Vestas became the first manufacturer of wind turbines by installing more than 10 GW of wind power capacity in a single year (2019), according to a new analysis by Wood Mackenzie.
The Danish OEM network-connected capacity of 11.3 GW in 2019 is an increase of 1.5 GW in 2018, with installations completed in more than 35 markets. The company’s facilities in the Americas region contributed more than 50% of capacity for the first time. This was driven by the United States, Mexico, and Argentina.
According to Wood Mackenzie’s research, Siemens Gamesa Renewable Energy moved up to second place, dominating the 1.9 GW offshore market in the UK and achieving more than 1 GW of onshore installations in the United States and Spain.
General Electric increased its global dominance by connecting projects in 24 markets, with the first turbine facilities in Greece, Oman, Jordan, Kazakhstan and Chile reaching 8.7 GW. This is a 60% increase in 2018.
The Wood Mackenzie report, which determines the market shares of wind turbine manufacturers globally, regionally and nationally, reveals that 2019 was a year of market consolidation.
“The top five wind turbine manufacturers (Vestas, SGRE, GE, Goldwind and Envision) increased their combined market share by 10% from two years ago, capturing 68% of global capacity,” said Shashi Barla, principal analyst Wood Mackenzie.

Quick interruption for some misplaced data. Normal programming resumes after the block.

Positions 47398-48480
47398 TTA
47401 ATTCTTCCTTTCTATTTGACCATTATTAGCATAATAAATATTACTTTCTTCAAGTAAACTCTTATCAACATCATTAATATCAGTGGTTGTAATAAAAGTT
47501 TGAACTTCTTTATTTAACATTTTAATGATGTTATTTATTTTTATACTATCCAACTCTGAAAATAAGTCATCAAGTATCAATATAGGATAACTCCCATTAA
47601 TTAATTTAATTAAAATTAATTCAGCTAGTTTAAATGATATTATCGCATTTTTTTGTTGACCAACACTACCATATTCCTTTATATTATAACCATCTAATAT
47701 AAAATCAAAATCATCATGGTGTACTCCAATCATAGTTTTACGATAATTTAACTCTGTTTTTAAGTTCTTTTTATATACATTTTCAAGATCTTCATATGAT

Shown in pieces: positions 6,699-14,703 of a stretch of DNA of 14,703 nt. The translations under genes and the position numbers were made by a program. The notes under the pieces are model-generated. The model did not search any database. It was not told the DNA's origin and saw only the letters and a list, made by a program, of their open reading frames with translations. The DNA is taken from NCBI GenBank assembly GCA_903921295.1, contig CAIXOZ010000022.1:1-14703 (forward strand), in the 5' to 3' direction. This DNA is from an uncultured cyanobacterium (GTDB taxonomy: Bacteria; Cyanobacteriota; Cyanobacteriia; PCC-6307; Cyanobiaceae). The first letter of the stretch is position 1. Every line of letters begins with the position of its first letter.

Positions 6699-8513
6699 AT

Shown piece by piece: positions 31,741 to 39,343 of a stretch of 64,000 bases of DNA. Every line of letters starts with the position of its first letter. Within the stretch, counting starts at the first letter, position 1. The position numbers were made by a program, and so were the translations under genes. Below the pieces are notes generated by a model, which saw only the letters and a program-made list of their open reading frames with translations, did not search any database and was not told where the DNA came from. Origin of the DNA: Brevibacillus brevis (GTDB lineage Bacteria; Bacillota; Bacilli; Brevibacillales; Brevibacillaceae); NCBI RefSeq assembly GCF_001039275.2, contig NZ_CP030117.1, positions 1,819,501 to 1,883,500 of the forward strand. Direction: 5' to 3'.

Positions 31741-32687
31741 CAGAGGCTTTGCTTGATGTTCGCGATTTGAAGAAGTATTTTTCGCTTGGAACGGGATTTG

MingYang increased its market share by almost three percentage points. The company doubled its facilities in China to 4.4 GW, including a record offshore activity of more than 500 MW driven by projects in Guangdong.
China’s top three OEMs, Goldwind, Envision, and MingYang, recorded their highest installations in 2019. This challenged the western big three: Vestas, GE, and SGRE, which also recorded record installations last year.
“Supply restrictions for China’s three major Tier II-enabled Chinese OEMs, such as Windey and CRRC, to make a surprise appearance in the world ranking of the Top 10 and Top 15, respectively, for the first time.”
Although eight Chinese OEMs rank in the top 15 in the world, only 0.6 GW of wind turbine capacity was exported. This illustrates China’s strong dependence on the domestic market.
“The smaller regional players, including Senvion, Suzlon, INOX, XEMC and WEG, lost market share due to difficult market conditions. This resulted in financial difficulties that would jeopardize their future participation in the wind sector, ”said Shashi Barla.
Despite a healthy outlook for the wind turbine supply chain for the next decade, the coronavirus presents short-term hurdles for OEMs.
“Original equipment manufacturers of wind turbines with exposure to global centers of the wind turbine supply chain, including China, India and Spain, will see a negative impact on market share in 2020. This is mainly due to the measures of coronavirus blockages that have clogged manufacturing facilities in these countries, “added Barla.